The usefulness of IoT-connected AI

AI and the IoT are admittedly scary, at least on some level. But they are exciting too. The first group mentioned earlier—the one comprised of individuals whose eyes light up when they think of AI and the IoT—hold an opinion as worthy as that of the second group. By employing AI and the IoT together, great strides can be made for humankind:

  • Smart agriculture. Business Insider reports the IoT “is set to push the future of farming to the next level.” With it, farmers can remotely monitor equipment and irrigation, saving time and money. Farmers also can look at data about crop yields and use the information to guide where and when to plant in future seasons.
  • Transport and logistics. Deloitte Insights reports the Internet of Things makes it easier for shipping companies to track products and drivers. However, as Deloitte points out, it also “[expands] the ways in which T&L firms function—cutting costs, increasing efficiency, and creating new revenue possibilities.”
  • Global development. CIO contributor Joe Weinman, citing the 2016 Cisco-ITU report, says, “IoT solutions can make a dramatic impact on human welfare. . . . Simple solutions such as networked temperature sensors on refrigerators containing vaccines or medicines literally can make a life or death difference.”
  • Medical applications. A report from Aruba states that 60 percent of healthcare organizations across the world have started using the internet of things in their facilities. Current uses include insulin delivery, activity trackers for cancer treatment, ingestible sensors, depression-fighting apps and more.

Such applications happen on a grand, sometimes global scale. But the unification of AI and the IoT offers benefits for communities, families, and individuals, even if it’s simply convenience. (Netflix bingers across the world breathed a sigh of relief to learn that AI may have solved the problem of buffering).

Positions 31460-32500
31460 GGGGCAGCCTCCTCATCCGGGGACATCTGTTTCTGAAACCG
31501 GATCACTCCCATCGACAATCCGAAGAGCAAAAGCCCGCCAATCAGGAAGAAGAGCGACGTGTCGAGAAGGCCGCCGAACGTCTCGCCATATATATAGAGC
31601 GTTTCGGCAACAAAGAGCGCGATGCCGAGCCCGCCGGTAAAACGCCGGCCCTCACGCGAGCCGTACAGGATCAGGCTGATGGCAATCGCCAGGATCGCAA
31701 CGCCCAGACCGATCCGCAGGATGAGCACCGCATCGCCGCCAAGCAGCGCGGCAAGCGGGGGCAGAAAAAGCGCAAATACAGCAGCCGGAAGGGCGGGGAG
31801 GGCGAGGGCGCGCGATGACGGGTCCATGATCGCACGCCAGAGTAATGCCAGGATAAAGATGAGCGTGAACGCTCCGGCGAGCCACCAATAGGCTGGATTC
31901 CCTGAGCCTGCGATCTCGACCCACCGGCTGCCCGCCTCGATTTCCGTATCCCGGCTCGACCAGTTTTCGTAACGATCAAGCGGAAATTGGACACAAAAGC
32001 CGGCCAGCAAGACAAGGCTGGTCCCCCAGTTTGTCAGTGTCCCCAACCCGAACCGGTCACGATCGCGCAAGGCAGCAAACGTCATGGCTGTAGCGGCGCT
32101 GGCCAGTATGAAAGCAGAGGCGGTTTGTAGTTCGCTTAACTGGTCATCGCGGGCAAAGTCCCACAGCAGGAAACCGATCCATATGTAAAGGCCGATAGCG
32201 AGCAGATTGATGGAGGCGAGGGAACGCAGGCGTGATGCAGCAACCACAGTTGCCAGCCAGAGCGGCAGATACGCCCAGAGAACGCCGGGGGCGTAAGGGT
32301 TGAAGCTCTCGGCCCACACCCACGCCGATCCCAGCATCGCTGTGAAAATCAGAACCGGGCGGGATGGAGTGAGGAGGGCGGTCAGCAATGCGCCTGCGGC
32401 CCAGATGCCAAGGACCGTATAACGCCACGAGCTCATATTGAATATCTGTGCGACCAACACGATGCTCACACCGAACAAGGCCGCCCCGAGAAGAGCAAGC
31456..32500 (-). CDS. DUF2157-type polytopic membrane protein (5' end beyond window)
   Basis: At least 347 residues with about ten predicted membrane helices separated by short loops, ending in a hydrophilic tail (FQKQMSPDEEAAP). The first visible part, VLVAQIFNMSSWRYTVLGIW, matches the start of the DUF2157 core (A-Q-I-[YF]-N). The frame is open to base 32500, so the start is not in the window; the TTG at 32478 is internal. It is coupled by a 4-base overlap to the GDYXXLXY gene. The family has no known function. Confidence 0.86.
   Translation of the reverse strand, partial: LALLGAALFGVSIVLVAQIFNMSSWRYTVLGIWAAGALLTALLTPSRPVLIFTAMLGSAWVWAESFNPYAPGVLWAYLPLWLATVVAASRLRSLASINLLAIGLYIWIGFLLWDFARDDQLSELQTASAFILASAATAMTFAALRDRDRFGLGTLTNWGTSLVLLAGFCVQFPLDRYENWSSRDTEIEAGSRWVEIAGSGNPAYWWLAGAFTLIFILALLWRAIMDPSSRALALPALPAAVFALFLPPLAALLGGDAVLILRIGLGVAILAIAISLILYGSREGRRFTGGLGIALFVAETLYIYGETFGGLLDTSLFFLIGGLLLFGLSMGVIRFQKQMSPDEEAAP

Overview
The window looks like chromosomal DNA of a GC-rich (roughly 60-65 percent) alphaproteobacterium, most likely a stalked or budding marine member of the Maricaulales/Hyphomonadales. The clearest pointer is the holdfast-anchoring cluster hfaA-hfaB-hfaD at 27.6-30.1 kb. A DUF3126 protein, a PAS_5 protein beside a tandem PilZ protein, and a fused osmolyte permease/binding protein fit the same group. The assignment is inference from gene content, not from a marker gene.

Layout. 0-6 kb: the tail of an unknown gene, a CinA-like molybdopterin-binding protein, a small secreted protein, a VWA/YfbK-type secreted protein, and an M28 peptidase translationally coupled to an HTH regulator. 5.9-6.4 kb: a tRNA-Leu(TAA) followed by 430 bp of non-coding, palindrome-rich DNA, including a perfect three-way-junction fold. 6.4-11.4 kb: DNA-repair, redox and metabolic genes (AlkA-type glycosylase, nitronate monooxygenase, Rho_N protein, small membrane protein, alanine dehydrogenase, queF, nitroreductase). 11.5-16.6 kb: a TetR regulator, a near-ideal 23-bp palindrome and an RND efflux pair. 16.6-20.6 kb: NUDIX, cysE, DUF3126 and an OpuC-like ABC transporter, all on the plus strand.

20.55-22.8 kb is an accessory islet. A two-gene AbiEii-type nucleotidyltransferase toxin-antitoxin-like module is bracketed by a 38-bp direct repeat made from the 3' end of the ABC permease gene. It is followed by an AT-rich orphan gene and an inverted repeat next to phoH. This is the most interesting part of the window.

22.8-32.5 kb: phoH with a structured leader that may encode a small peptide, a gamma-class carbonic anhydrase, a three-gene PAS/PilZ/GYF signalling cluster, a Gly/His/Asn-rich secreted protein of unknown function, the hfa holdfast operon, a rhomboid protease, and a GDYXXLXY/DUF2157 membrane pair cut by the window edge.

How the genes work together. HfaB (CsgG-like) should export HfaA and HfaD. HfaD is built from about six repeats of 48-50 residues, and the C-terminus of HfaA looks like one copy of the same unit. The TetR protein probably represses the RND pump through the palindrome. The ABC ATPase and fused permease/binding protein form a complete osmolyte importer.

But whether it’s something as mundane as faster streaming or as grand as smart cities, the Internet of Things, combined with artificial intelligence, clearly has potential to benefit the world.

Hope for the future of AI and IoT

The easy path forward would be to develop connected devices without taking people’s fears into consideration. However, chaos likely lies at the end of such a decision. Unsecured devices put multiple parties at risk, from the person using the product to the company pulling data from it.

A better approach to the situation rests in analyzing the strengths, weaknesses, opportunities, and threats AI- and IoT-enabled devices offer.  Reaching that point requires addressing several areas. Some big-ticket items include IoT standards, privacy measures, and security. It could also involve education, job training, and general change management.

Alec Sears is a digital journalist who writes for BYU News, KSL, and Lucid Press.